By Jamie Brewer
Ingham County Chronicle
The East Lansing Design For America division is working to find a way to help elementary students at low-income schools in Lansing learn about alternative energy in an interactive and fun way.
DFA is a national organization that uses design to create social impact, according to East Lansing DFA President Evan Fried.
The question the group came up with was, “How can we assist teachers in low-income schools in teaching alternative energy in an attractive way?” DFA member Hannah Hunter said.
Low-income schools’ main focus is raising standardized tests scores, according to Sarah Laurens, a fifth grade teacher at Lansing’s North School. Therefore the teachers at North School were excited to have DFA step in and help encourage alternative ways of learning to the students.
“In particular, I enjoyed their open-mindedness and flexibility towards working with my students who are predominantly non-native English speakers,” Laurens said.
North School is a kindergarten through sixth grade elementary school with over 600 students. A majority of these students are English learners. Many of the students have come from war-torn countries with interruptions in their education or from refugee camps in Lansing. North School also has an autism program, a deaf and hard-of-hearing program and a cognitively impaired program, according to Laurens.
Laurens said there is a lot of stress for teachers to focus on raising standardized test scores which may be hurting teachers and students.
“I feel a haunting sense of sadness, as my gut tells me that we are sliding backwards into an atlas-style teaching model of the 1950s while paying lip service to cutting-edge, research-based teaching models,” Laurens said.
The conversation over whether standardized testing should evaluate students has grown. The 2014-2015 recipient of Michigan’s teacher of the year, Melody Arabo, said in her speech some students “don’t do well on standardized tests because they don’t have standardized minds. Why should any mind be standard?”
Laurens said standardized testing as a measurement of learning “is what public education is trending now.”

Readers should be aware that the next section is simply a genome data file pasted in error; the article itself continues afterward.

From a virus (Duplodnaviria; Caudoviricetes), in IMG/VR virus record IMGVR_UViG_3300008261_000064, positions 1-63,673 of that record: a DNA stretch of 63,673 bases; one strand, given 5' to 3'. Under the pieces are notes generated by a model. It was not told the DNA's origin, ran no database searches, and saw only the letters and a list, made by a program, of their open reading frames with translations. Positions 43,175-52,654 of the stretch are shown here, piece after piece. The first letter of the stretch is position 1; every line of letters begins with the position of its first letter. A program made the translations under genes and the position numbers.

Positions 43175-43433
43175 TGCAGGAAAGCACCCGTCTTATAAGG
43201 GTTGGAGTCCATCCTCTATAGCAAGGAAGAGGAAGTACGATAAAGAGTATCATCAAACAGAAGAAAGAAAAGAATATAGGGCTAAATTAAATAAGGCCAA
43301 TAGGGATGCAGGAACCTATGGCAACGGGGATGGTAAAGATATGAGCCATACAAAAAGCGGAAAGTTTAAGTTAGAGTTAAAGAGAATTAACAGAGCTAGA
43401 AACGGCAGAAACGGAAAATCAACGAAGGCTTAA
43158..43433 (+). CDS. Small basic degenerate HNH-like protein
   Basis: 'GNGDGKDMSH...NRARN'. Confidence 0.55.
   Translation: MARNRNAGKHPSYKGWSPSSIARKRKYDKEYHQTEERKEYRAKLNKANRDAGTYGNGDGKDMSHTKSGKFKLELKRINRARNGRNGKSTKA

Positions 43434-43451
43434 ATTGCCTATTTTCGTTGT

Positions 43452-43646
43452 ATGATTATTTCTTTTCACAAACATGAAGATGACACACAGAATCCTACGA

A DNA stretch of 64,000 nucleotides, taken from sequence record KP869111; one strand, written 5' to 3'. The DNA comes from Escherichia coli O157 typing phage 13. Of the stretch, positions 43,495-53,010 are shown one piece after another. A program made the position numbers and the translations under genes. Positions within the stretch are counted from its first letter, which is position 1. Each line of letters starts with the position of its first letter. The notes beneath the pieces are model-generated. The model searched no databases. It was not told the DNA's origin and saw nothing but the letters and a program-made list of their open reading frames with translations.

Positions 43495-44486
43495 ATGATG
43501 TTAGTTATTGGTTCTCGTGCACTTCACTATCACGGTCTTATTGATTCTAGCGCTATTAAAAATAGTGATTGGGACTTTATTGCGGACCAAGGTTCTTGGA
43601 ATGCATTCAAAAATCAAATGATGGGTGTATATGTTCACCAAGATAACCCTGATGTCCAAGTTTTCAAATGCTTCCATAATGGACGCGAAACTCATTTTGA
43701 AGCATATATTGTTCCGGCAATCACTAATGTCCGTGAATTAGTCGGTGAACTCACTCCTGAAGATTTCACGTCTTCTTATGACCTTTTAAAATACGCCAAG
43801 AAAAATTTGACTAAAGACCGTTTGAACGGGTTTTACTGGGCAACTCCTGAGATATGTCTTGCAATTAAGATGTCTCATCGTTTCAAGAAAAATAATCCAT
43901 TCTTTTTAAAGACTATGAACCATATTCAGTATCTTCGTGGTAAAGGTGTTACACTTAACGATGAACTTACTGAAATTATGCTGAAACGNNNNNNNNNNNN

According to Michigan Department of Education that requires 95% of students take the state issued exams, “The 95 percent test participation rate ensures that Michigan public schools are in compliance with the No Child Left Behind Act (NCLB) of 2001, which requires that 95 percent of students enrolled are tested with the state’s assessment programs.”
The low-income schools such as North School do not have the resources to teach projects such as what DFA plans to teach. The organization is giving these students the opportunity to learn beyond preparing for the state issued exams.
Fried said that working with younger children is ideal because the students are impressionable at this age.
Laurens said, “What better time is there to build upon their innate curiosity and creativity while providing innovative learning experiences that allow for open-ended applications and responses?”
The organization of students has a month to put together two prototypes to teach the fifth grade classroom. They were inspired by Lansing’s Impression 5 Science Center to create a learning environment that is engaging and interactive to children.
“We wanted to bring the feel of an exhibit to a school,“” Fried said.
The first prototype is a train powered solely by magnets. The organization, which pays out-of-pocket for the materials, is determined to influence the fifth graders to understand how easy it is to conserve energy.
The second project DFA will teach is a “canventional” oven that uses solar power to cook food.
Hunter said they are planning to use soda or soup cans to harness the sun and create a tool to cook food.
Awareness of the benefits of alternative energy is the main goal DFA has for this fifth grade class.
Laurens said, “Alternative energy research and applications will provide a means to continued support of human life on our planet. This is their future!”